Unplugged In New York

Nirvana

Geffen, 1994

REVIEW BY: Benjamin Ray

ORIGINALLY PUBLISHED: 07/05/2005

It's dark, with some candles around a stage and a few hundred people in what looks like a university auditorium. A few guitars and a drum set are on the stage, looking innocent, and the crowd is glad to be inside on a chilly November night.

All of a sudden the band that defined grunge walks onto the stage, flashes brief smiles at each other and the audience, and takes their place on wooden stools. The singer, wearing a green cardigan and brushing back stringy blond hair from his eyes, introduces the first song by saying "This is off our first record. Most people don't own it."

Thus begins Unplugged In New Yorkmy_heart_sings_the_harmony_web_ad_alt_250 , the final album released before said singer Kurt Cobain's suicide five months later. Knowing the history now makes listening to this album much more meaningful - like the third Star Wars prequel, we already know the sad story, but watching it unfold is still emotional every time.

This album meant so much to so many Generation Xers who saw Cobain as their spokesman. I was one of them. Kurt railed against authority and hypocrisy and celebrated disenfranchisement by detaching from the world himself. So it is only fitting the reluctant spokesman for the grunge generation spends his last major concert sitting on a stool, barely looking at the audience and totally focused on his music.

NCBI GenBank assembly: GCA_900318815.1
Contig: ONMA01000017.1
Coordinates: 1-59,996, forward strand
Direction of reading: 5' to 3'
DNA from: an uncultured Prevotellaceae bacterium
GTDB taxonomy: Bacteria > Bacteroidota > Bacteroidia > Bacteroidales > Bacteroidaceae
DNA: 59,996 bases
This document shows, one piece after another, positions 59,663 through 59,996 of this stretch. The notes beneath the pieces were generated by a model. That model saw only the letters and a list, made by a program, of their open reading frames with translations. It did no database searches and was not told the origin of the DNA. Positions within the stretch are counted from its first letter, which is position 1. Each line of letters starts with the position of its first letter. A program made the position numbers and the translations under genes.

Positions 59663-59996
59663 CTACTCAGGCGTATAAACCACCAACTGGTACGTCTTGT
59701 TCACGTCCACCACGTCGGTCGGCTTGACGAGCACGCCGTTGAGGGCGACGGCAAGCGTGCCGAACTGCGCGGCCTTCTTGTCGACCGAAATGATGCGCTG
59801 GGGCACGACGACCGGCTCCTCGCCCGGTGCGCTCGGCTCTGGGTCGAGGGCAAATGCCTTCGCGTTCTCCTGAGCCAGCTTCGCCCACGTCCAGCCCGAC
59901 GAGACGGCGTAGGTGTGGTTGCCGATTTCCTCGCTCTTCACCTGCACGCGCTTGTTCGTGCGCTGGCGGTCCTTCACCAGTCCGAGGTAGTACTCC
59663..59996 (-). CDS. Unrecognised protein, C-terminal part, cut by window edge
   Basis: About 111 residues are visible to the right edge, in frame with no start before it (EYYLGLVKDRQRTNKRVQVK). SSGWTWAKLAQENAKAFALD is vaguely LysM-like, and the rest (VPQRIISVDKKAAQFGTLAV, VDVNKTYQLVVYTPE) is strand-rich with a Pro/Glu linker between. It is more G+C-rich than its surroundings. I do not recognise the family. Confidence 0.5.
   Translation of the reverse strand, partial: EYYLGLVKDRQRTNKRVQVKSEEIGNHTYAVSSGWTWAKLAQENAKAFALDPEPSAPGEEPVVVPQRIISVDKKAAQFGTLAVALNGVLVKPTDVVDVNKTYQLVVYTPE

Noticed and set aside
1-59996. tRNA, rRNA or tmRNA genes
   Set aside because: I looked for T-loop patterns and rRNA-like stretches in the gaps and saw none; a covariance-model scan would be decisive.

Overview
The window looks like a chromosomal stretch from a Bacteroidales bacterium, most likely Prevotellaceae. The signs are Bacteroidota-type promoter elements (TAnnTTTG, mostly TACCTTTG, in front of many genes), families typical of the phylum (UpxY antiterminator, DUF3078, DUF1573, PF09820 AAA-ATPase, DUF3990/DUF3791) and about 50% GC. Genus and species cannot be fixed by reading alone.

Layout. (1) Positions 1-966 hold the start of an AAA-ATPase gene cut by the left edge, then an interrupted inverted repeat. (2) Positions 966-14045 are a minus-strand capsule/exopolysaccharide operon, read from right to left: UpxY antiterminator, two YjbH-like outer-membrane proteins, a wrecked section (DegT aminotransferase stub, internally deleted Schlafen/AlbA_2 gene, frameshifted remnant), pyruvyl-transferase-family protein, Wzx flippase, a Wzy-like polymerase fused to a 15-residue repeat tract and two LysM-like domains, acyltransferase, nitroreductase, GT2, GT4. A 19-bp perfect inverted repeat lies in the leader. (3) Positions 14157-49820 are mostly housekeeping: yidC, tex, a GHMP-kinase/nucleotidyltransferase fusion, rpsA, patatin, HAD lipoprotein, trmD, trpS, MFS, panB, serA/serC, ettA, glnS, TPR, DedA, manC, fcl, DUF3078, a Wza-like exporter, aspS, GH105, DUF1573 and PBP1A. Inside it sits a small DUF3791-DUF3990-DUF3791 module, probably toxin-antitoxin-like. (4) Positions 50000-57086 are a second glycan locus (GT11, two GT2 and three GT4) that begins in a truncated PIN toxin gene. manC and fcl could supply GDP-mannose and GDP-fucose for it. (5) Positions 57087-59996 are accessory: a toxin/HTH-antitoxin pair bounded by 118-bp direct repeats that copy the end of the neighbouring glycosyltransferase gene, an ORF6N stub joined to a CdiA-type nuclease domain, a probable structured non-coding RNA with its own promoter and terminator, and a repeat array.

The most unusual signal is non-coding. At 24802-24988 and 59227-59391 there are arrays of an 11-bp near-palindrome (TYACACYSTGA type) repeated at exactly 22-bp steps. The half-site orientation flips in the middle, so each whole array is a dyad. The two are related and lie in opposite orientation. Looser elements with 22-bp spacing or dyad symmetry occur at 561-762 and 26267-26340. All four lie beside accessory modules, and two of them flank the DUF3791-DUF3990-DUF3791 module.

In this acoustic setting, everything is restrained but the passion of the lyrics. Dave Grohl uses brushes on his drums while Pat Smear and Krist Novoselic keep the noise to a minimum. Kurt, however, sings with just as much clenched fury as he can muster where necessary, switching to ironic observer and tortured teenager when necessary. The music of Nirvana never felt more urgent and needed than here, and this album proves their songwriting skills were among the top of the alternative heap.

Half of this album is covers, in another attempt to appear humble. But the covers are just as good as the originals - Bowie's "Man Who Sold the World," in particular, lends a whole new dimension to the 1971 original. The band also invites two of the Meat Puppets on stage for three songs, which turn out to be the best sequence on the album. But the most chilling is the final scream on Leadbelly's "Where Did You Sleep Last Night?" where Kurt screams the final line "SHIVER" and then pauses before finishing that song. You could cut the emotion with a knife during that silence.

Of course, when Kurt sings "And I swear that I don't have a gun" in the beginning and fades out with "All Apologies" at the end, we are hearing his suicide note. Maybe I helped kill him by asking him to be something he did not want to be. Maybe the drugs and Courtney did the job instead. Whatever your theory is, this is Kurt's final legacy to the world, and the best album Nirvana ever recorded.

Rating: A-

User Rating: A-


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